Call him Fairy Boy. Or the Hero of Winds. Hell, you can even get away with Grasshopper. But for the love of Din, please don’t call him “Zelda.” When you play a video game, if a character’s name is in the title, it’s usually safe to assume it’s the protagonist’s. Not here it ain’t.
Unless you’ve just discovered what video games are — and even then you’d need to have lived a life largely without technology — you can probably recognize the green tunic, pointy-yet-droopy elf hat and glowing blue blade as that of The Legend of Zelda series’ protagonist, Link.
The franchise is tied together by the Triforce, three golden triangles with the power to grant the wish of anyone who touches it and we’ve already delved into Zelda’s wisdom and Ganon’s power, but there’s one thing missing. And that’s courage.
Although Link shares this connection with Zelda and Ganon, there’s one aspect to the character that sets him apart from the wielders of the Triforces of Wisdom and Power: He hardly ever changes.
Link may start the game as a resident of Kokiri Forest. Or Ordon Village. Hell, sometimes he’s just living with his uncle in a shack south of Hyrule Castle. Though his circumstances change with nearly every new Zelda game, the character’s motivations largely remain the same.
If there’s one thing we all share it’s that we start our lives with the future in mind. We grow up with an idea of what it is we want to become and dream of how we can attain what we see in our minds. You may not have everything you need to complete those objectives at first, but neither does Link.
The thing our hero has on his side is that pesky Triforce of Courage. But before the invention of that little plot device, Shigeru Miyamoto and company merely called it
Motivation is such an aggravation
The original Legend of Zelda on the NES offers little motivation to complete the quest the player aside from the fact that you’re playing a video game and the opening crawl tells you there’s a princess who needs saving. Then some guy in a cave gives you a sword and it’s full steam ahead until you fight Ganon inside Spectacle Rock.
The sequel begins right where the first game left off. You saved the princess once, might as well do it again, right? Yes, Link obtains the Triforce of Courage after defeating six temple guardians, but it’s not his to begin with. He earns it.
A Link to the Past opens with our hero sleeping soundly — a trend that continues through every game thereafter — before being awakened by a call to adventure. It’s when he finds his wounded uncle in the sewers of Hyrule Castle that he learns Zelda is his …
Alfon — this is Link’s uncle’s name in the radio drama adaptation of the game — never finishes that sentence. So what is Princess Zelda to Link in A Link to the Past? His sister? His density destiny? Maybe she’s the galaxy’s only hope. Regardless, it’s this little mystery, never fully revealed through the course of the game, which tells the player there’s something about this kid to believe in.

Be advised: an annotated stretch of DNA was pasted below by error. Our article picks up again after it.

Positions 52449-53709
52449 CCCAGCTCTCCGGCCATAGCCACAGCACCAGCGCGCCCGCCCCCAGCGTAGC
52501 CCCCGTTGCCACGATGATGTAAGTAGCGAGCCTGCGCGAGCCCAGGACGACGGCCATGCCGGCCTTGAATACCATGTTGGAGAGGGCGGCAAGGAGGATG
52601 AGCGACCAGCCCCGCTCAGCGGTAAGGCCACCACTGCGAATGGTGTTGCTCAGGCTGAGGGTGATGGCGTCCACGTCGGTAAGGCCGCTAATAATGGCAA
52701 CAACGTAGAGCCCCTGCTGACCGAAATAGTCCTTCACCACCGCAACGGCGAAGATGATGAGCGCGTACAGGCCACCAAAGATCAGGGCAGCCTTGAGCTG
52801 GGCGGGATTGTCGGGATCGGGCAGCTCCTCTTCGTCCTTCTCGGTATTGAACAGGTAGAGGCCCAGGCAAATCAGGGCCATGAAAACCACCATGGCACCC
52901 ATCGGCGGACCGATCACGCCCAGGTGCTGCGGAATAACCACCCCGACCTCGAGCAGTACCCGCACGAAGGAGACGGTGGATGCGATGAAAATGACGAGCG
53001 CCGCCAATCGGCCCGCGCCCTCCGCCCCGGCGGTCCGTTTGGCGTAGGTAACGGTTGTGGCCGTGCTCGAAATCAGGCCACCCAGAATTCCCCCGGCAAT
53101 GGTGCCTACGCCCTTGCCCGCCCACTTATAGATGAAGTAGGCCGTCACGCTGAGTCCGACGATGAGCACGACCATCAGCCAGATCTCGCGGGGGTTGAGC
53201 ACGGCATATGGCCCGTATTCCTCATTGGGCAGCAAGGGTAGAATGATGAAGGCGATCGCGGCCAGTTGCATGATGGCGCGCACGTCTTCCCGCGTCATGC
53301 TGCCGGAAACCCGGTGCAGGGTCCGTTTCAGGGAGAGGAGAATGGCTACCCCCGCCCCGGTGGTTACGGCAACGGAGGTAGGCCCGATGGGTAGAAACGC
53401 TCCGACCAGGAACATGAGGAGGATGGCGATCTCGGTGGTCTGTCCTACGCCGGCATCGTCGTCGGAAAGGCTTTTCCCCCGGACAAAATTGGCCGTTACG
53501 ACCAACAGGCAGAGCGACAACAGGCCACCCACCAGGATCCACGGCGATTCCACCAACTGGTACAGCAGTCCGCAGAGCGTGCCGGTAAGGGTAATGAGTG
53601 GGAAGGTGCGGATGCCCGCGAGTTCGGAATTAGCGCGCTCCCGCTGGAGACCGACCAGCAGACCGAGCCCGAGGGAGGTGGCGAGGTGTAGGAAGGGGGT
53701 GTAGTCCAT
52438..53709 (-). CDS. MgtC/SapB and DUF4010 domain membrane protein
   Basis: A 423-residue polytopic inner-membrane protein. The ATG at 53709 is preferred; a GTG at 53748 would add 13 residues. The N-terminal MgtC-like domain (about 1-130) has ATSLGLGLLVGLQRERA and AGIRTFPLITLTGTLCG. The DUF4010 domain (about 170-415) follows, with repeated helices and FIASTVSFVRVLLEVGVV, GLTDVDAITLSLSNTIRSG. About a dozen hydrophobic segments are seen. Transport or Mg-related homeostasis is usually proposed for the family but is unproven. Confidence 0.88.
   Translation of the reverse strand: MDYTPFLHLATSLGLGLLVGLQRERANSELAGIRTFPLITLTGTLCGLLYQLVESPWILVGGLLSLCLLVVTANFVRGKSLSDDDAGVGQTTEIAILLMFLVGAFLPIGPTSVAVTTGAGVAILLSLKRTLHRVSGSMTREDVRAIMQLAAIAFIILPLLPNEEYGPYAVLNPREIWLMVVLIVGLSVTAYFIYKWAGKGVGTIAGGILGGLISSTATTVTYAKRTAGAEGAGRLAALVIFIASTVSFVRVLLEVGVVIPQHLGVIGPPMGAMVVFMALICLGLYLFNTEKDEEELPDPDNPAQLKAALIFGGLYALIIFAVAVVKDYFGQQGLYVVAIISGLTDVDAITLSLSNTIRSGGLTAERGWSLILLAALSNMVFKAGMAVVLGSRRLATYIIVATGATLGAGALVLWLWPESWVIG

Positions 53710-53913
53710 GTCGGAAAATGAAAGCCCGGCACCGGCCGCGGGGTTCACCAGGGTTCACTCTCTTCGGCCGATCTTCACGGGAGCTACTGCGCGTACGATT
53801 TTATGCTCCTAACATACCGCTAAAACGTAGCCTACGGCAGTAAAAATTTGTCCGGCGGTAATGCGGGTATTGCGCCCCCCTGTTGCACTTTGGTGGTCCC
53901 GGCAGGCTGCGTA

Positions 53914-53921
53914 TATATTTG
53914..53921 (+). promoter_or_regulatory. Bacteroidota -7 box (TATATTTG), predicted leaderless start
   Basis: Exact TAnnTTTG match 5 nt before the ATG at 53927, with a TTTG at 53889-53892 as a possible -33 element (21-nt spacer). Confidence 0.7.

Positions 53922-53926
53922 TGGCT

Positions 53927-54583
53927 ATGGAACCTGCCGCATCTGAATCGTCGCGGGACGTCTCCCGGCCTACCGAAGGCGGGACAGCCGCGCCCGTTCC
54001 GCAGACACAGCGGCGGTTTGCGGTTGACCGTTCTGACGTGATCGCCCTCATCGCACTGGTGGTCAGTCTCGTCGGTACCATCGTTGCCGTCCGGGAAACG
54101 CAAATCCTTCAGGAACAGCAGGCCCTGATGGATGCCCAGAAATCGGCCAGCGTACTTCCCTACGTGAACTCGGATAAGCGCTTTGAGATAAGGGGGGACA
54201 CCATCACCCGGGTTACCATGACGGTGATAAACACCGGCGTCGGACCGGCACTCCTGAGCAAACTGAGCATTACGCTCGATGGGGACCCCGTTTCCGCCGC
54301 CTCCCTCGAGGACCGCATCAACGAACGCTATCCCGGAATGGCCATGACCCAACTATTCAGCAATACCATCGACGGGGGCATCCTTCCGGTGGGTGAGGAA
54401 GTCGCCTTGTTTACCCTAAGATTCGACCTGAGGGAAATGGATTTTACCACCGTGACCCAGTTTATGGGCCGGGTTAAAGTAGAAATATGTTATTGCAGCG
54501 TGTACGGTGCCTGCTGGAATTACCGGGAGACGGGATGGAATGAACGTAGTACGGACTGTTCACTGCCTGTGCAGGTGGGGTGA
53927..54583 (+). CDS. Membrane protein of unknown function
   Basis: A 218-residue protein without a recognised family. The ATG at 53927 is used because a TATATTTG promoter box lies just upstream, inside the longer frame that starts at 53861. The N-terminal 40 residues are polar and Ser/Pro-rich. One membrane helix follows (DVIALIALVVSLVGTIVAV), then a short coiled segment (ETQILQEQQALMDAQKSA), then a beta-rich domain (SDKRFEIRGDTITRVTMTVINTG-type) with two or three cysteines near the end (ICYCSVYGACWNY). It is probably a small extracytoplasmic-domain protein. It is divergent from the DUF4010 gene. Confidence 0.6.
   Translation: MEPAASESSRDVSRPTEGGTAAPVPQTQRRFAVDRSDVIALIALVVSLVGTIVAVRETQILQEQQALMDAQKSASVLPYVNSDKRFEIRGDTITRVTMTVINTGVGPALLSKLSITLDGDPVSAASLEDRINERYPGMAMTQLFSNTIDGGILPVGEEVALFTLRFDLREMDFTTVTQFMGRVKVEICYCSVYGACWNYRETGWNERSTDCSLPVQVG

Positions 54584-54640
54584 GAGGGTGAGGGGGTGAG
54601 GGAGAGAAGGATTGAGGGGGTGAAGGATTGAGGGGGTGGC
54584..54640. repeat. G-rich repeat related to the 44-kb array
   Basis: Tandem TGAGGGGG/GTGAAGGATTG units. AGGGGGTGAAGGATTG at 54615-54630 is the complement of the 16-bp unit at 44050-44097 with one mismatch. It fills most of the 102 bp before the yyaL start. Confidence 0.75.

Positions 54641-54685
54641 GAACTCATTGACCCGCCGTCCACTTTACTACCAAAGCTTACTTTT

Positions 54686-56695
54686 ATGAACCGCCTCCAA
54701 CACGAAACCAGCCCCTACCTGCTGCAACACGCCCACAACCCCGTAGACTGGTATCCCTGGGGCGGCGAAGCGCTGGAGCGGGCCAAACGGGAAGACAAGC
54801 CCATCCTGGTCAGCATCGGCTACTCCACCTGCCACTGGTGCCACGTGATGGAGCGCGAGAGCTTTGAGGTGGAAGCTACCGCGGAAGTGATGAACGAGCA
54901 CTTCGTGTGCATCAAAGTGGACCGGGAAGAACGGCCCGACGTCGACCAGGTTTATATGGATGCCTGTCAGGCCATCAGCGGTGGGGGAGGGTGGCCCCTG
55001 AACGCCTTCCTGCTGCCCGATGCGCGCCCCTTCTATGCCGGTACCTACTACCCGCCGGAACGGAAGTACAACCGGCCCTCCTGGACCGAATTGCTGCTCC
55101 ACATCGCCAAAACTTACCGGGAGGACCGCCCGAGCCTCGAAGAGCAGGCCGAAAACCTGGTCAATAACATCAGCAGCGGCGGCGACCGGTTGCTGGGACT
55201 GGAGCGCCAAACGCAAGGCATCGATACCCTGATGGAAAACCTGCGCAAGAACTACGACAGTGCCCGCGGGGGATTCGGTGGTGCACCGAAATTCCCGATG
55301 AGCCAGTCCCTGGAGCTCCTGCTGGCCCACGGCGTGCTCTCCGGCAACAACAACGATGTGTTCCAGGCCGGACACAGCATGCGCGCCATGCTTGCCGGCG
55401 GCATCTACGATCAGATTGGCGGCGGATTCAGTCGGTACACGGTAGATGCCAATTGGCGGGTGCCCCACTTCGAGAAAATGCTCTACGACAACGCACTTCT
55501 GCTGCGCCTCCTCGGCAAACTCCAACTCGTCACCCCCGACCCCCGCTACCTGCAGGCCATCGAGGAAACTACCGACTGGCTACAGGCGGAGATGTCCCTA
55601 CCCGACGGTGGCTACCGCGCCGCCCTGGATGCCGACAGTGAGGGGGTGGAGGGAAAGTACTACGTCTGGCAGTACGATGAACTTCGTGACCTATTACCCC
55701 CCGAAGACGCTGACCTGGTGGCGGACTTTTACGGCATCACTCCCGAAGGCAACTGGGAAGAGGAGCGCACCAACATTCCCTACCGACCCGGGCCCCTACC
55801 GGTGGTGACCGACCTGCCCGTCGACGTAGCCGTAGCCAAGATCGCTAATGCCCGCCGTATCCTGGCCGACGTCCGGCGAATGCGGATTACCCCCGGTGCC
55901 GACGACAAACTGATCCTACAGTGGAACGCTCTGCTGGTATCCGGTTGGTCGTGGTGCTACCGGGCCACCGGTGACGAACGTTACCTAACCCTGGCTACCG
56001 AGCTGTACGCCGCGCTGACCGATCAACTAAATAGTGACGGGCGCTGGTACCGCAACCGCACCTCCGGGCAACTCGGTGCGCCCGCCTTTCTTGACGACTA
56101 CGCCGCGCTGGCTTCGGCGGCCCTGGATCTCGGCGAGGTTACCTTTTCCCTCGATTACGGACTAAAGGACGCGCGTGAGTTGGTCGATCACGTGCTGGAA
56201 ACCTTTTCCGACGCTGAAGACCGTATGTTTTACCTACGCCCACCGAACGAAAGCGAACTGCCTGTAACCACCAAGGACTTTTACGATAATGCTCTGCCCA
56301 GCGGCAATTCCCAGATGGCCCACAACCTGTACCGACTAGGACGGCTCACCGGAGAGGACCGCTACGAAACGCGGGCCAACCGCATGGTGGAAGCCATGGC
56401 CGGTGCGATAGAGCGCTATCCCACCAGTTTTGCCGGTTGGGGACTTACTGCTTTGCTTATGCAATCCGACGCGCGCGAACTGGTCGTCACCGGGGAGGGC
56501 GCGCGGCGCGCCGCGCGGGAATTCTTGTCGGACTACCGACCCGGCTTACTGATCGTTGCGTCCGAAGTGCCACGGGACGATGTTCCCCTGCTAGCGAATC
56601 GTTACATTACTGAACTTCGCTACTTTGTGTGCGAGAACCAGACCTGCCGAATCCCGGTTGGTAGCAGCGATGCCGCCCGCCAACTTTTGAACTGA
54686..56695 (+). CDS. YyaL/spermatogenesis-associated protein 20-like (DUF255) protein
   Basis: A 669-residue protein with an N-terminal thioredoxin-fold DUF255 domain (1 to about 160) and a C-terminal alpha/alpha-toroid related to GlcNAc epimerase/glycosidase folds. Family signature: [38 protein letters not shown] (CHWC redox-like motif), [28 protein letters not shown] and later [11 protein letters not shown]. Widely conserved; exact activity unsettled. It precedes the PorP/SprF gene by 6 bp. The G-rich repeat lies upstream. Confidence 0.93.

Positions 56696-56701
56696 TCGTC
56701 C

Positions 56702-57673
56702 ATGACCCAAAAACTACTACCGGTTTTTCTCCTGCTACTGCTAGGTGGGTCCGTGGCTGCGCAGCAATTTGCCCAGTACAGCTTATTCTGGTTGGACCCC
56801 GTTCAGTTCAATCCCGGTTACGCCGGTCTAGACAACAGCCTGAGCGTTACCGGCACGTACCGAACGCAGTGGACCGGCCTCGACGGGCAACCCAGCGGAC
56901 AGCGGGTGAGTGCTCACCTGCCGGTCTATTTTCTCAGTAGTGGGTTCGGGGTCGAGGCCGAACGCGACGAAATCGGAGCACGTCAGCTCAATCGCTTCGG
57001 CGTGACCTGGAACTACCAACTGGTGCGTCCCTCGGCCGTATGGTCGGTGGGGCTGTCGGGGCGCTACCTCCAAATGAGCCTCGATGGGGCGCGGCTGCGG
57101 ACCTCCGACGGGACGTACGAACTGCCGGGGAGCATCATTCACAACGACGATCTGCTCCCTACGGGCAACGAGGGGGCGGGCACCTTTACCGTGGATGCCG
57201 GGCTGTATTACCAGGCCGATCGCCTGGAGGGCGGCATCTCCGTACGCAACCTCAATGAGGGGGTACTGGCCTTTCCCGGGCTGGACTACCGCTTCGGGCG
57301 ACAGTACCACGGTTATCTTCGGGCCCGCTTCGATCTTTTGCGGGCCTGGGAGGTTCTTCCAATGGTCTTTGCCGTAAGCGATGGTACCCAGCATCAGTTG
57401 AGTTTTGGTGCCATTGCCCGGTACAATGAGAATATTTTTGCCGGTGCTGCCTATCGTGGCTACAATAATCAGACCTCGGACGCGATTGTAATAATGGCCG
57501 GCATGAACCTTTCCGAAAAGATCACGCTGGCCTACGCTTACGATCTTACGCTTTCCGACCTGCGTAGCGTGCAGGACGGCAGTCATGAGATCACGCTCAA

Later in the quest, we learn our hero is also the last in the line of the once-revered Knights of Hyrule. These elite warriors played an integral role in the ancient war to seal Ganon in the Dark World prior to the events of A Link to the Past. For the first time, there’s something special about the kid. Plus, there are few things more motivating than the last line every rescued maiden gives Link before he moves on to the next dungeon: “May the way of the Hero lead to the Triforce.”
I don’t wanna grow up
In the series’ Nintendo 64 debut, Link just happens to be an orphaned Hylian living among the forest people before being asked to embark on a quest to help Zelda by the Great Deku Tree. Once he collects the three relics necessary to obtain the Master Sword and retrieves it, he gets locked away for seven years while Ganondorf runs amok and warps Hyrule into a twisted reflection of what it once was. If it weren’t for Link opening the door to the Sacred Realm, Ganon may never have attained full power. It’s that sense of fault more than anything that keeps you invested in the quest.
But when Link retrieves the six sage medallions and meets Zelda again, something special happens. During their first interaction as children, the princess tells Link of the origins of the Triforce, as seen in the video below (another of my top Zelda moments of all time.)
Because Ganondorf sought to rule Hyrule, he is given the Triforce of Power. Zelda’s bloodline makes her heir to the Triforce of Wisdom. And Link? While there are theories to support fate or destiny grant our hero the Triforce of Courage, I’d like to think it’s the hard work he puts in prior to this revelation.
Think about it: what motivation does Link and, by extension, the player, have to help Zelda and Hyrule? He could just as easily drop everything and leave the task to somebody else. But he doesn’t. Despite the Dodongo burns, the jellyfish stings and countless unpleasant trips inside Like Likes’ mouths, he pushes forward to do the right thing.
Just as in Zelda II, Link earns the right to command the Triforce of Courage.